Reading is an experience that some choose to share

January 18, 2004|by KATE COLEMAN

Reading a book is something you can do almost anywhere, almost anytime. You can read a book on a park bench, in a doctor's office waiting room, in bed, curled up in your favorite chair by the fireside.

You can gain practical information from books. You can read to experience distant lands, fantasy worlds or romance. A book can make you laugh or cry.

Reading is something you can do by yourself, or you can join a club. Book clubs come in different shapes and sizes, but the common something is the sharing of thoughts and ideas - and the sharing of books.


Jonna Mendez has been a member of The Frog Eye Society Ladies Book Club for four or five years.

"It had always been my dream to be in a book club," she says.

She became involved when a neighbor knocked on her door and asked her to join. The club name came about because all the members - about seven or eight - have some connection to Frog Eye Road in southern Washington County's Pleasant Valley.

Club members have different backgrounds, and the club reads "all kinds of books," Mendez says. There's an antique dealer and a member who directs pharmaceutical clinical trials. Mendez, a photographer and author, is retired from 27 years of service in the Central Intelligence Agency.

The group meets monthly, rotating the location among the members' homes. They read all kinds of books - each proposed by individual members - the list reviewed and updated every few months.

The person who "sponsors" a book leads the discussion about it. There's just one rule. "Only one person can speak at a time," Mendez says.

The group recently read a double feature: "The Hours," a novel about Virginia Woolf, and Woolf's book "Mrs. Dalloway."

The Frog Eye Society Ladies sometimes plan field trips around the books they read. They read Nancy Rubin's "American Empress : The Life and Times of Marjorie Merriweather Post" and visited Hillwood Museum and Gardens, her Washington, D.C., estate. They are reading Adam Gopnik's "Paris to the Moon" and are thinking

There are bigger book clubs.

Washington County Free Library signed on to an online book club service a little more than a year ago, says Kathleen O'Connell, assistant director.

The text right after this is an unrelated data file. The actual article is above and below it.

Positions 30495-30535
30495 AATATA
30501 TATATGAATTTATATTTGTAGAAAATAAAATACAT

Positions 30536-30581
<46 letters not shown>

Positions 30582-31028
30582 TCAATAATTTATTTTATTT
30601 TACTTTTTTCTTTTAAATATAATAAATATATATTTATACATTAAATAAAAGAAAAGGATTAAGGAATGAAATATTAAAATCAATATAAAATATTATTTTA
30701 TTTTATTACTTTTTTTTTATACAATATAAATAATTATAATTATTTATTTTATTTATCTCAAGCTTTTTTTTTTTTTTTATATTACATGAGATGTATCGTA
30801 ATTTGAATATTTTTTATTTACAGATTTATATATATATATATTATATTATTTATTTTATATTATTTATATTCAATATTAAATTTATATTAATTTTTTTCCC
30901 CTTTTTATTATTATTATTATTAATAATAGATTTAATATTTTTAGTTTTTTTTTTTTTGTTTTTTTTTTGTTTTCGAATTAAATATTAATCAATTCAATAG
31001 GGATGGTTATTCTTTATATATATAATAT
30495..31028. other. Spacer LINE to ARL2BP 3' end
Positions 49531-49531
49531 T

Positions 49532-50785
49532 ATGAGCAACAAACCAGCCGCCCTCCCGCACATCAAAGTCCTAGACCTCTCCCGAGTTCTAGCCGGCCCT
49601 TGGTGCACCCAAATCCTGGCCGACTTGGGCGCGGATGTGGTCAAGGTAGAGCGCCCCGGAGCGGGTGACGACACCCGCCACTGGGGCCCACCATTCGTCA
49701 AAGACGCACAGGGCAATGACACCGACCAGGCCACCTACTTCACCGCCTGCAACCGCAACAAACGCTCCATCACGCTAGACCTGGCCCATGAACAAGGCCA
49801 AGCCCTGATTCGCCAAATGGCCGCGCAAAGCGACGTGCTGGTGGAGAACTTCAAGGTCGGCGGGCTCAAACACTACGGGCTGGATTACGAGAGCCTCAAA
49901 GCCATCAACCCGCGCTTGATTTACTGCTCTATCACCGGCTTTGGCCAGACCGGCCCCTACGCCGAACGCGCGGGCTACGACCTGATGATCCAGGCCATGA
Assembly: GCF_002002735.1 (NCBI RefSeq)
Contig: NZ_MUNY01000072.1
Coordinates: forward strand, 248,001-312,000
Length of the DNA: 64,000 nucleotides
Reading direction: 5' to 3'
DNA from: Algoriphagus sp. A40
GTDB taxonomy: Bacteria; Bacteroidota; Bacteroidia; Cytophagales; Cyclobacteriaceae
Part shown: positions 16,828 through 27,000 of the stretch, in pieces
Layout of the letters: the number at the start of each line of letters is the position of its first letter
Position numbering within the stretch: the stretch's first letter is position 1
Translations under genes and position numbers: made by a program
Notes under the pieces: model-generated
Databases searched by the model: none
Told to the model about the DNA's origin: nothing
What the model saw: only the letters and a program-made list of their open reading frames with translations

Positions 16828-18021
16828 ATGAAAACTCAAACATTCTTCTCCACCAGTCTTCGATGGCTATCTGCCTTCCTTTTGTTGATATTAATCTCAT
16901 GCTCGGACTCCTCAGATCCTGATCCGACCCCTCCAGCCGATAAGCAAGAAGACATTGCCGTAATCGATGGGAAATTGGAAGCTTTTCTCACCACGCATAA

There are 11 "book clubs," each covering a different genre - nonfiction, horror, "good news," science fiction, teen, business and audio books.

The 213 local members receive a daily e-mail selection, which takes about five minutes to read. By the end of the week, they'll have a few chapters. If they like the sample, they can check out the book from the library.

And Joseph Berger, a reference librarian at Washington County Free Library, recently launched another book club of sorts. The new book discussion program is called BookShare and will have "live" meetings - different dates for different genres - at the downtown Hagerstown central library on the second Tuesday of each month.

Those unable to attend the meetings can share comments about their favorite books by e-mail. Berger plans a newsletter and hopes to expand BookShare discussions to each of the library's branches.

Oprah Winfrey says she's on a mission to make the reading club she started with her television talk show "the biggest book club in the world," according to

She's well on her way. The club, joinable online, has nearly 200,000 members, according to the Web site. Membership is free and includes "in-depth, interactive information about each book and expert study guides to make discussions more meaningful."

You get so many things out of talking about books, says Maureen Ferguson, who's been one of eight to 14 members of a Hagerstown book club for 14 years.

"We try to vary the books," she says. Sometimes the group revisits books they read years ago. They include books about philosophy, and a recent selection, Dan Brown's "The Da Vinci Code," loaded with references to history, religion and symbolism, sparked some animated discussions.

Talking about a book provides a different way of looking at things, Ferguson says.

Jody Long, a member of the club Ferguson is in, hosted the most recent meeting of the group. She cites several reasons for her involvement. They include motivation to read, sharing books and ideas, intellectual stimulation, opening up areas for further study and research.

"The discussion is subjective," Long says. "Each person brings unique experience to the book."

That experience is shared in a book club.

Long has a couple of other reasons for her book club membership - fellowship and friendship.

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